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Vitamins and Minerals
May Reduce Bladder Cancer Risk

More Evidence About How Antioxidants, Carotenoids and
Minerals-Vitamins Support Cancer Risk reduction

Increased intakes of vitamin E may reduce the risk of bladder cancer
by about 35 per cent, says a new study from an international team of researchers.

Findings published in Cancer Causes and Control also showed that carotenoids,
niacin, thiamine, and vitamin D may reduce the risk of bladder cancer in older people.

“The effects of vitamin E, carotenoids, vitamin D, thiamin, and niacin in relation to
the risk of developing bladder cancer may warrant further investigation,” report the
researchers from The Cancer Council Victoria in Australia.

“Future studies should focus on optimal doses and combinations of these
micronutrients particularly for high risk groups such as heavy smokers and older
individuals,” they state.

Bladder cancer is diagnosed in about 336,000 people every year worldwide, and
it is three times more likely to affect men than women, according to the European
School of Oncology.

The researchers analysed dietary data from 322 people with bladder cancer and
239 healthy controls.
A comprehensive food frequency questionnaire was used to
estimate dietary intakes.

Results showed that, in general, people with the highest average daily intakes
of vitamin E were 34 per cent less likely to develop bladder cancer. The highest
average intakes of phosphorous were associated with a 51 per cent reduction
in bladder cancer risk.

When the researchers focused their analysis on smokers, they found that the
highest intakes of vitamin E, carotenoids (18 milligrams), and niacin (46.5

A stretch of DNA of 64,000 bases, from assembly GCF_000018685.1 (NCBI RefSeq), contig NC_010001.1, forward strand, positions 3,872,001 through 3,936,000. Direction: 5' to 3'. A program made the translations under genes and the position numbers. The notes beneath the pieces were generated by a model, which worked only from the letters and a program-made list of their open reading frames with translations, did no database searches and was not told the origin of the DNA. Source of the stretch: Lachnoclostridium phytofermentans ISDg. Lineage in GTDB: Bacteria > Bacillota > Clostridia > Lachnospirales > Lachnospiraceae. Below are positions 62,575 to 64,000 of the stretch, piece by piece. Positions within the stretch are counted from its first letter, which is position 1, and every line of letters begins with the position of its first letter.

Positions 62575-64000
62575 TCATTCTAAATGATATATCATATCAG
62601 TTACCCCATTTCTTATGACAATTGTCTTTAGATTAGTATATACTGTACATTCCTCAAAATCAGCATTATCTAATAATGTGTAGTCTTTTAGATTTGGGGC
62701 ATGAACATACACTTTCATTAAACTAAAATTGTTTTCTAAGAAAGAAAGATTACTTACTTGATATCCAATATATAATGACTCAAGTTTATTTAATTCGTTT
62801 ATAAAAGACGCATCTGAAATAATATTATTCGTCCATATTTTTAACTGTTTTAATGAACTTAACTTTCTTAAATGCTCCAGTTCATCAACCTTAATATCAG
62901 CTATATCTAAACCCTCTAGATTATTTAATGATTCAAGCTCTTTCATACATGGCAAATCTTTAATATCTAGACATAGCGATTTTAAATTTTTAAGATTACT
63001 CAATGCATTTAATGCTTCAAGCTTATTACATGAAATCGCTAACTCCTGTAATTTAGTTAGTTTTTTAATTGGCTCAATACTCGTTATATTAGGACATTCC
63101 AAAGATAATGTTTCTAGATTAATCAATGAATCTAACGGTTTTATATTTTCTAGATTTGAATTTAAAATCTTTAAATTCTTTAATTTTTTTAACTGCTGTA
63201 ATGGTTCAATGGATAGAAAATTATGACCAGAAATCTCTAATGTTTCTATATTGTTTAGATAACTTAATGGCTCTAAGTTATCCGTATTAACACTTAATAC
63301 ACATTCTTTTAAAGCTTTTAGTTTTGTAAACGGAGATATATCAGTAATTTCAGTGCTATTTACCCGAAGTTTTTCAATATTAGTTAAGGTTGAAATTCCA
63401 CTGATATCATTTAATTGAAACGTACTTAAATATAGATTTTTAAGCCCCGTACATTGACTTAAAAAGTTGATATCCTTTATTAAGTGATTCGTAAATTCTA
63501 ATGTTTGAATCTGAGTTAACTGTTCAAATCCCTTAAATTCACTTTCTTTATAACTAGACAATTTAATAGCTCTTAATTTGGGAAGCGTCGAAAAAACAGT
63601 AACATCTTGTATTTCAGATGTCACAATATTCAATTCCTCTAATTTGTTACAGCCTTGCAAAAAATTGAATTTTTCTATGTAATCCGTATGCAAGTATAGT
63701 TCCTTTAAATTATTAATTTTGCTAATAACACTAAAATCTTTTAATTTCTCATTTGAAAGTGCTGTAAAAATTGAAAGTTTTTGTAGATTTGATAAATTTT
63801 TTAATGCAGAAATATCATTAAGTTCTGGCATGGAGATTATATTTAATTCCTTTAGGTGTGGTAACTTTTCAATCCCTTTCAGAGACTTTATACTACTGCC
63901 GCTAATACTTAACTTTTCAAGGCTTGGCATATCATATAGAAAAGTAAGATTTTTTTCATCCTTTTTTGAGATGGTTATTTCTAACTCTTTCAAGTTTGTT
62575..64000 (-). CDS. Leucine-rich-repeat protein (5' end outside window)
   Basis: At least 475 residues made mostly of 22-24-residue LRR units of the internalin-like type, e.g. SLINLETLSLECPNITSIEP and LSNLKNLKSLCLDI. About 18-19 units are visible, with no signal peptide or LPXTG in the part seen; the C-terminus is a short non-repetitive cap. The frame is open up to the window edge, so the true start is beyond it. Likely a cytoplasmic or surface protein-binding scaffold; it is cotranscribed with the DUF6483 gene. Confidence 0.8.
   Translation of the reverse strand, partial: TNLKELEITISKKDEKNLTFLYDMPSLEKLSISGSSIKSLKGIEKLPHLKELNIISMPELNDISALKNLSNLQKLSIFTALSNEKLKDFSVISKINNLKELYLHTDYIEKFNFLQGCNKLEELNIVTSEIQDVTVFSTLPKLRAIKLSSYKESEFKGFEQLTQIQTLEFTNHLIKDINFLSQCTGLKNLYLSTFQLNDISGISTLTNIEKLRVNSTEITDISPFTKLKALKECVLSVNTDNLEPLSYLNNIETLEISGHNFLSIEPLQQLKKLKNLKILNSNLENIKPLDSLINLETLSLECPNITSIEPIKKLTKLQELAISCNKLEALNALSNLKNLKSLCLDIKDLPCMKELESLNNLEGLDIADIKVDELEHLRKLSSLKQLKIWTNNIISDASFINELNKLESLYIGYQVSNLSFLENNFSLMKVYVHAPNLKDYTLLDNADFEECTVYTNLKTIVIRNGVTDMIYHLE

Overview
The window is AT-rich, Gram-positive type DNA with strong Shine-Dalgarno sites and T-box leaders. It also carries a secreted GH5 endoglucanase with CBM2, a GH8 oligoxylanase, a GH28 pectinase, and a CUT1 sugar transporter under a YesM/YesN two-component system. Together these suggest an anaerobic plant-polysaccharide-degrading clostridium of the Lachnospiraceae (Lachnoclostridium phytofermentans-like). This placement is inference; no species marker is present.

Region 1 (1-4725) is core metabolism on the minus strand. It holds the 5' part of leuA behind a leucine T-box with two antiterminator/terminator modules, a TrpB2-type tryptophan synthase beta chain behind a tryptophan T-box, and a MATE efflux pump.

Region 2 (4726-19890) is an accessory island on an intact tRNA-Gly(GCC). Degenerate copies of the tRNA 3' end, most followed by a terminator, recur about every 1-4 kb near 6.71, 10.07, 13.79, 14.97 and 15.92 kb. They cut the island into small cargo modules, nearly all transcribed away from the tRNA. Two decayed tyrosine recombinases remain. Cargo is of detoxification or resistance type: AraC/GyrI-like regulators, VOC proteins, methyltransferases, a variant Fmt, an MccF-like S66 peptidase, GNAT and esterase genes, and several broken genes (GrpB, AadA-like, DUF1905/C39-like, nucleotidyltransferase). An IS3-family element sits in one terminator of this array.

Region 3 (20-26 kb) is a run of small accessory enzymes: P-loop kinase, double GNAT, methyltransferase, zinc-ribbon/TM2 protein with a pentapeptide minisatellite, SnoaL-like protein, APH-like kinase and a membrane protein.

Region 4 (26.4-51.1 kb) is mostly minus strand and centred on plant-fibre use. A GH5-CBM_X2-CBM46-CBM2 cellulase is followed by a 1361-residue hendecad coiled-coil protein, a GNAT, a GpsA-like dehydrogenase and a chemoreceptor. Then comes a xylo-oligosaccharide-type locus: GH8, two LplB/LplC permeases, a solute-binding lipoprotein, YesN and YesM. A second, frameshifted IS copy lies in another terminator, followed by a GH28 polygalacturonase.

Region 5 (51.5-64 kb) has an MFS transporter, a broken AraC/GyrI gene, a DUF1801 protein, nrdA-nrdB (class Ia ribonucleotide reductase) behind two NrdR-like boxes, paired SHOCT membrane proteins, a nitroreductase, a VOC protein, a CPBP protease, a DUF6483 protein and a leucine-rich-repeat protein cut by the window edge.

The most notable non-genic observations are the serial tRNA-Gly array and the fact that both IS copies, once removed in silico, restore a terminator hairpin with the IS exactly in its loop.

milligrams), were associated with a 42, 38, and 34 per cent reduction in
bladder cancer risk in heavy smokers.

In older individuals, the highest average intakes of carotenoids, vitamin D
(641 IU), thiamin (3.35 milligrams),
niacin, and vitamin E were all associated
with a reduced bladder cancer risk.

“Bladder cancer is a disease that typically affects older people, and
bioavailability of B-group vitamins may be compromised in this demographic
by certain drugs (such as acid lowering medicines),” stated the researchers.
“Additionally, vitamin E, like carotenoids acts as an antioxidant and, as
suggested by our results, could be more beneficial under conditions of the
greatest oxidative stress such as smoking and ageing.”

The researchers recommended additional study to further examine these
potentially protective relationships.

The study was supported by the National Institute of Environmental Health
Sciences and the National Cancer Institute at the US National Institutes of
Health (NIH).

Source: Cancer Causes and Control
Published online:
“Minerals and vitamins and the risk of bladder cancer:
results from the New Hampshire Study”

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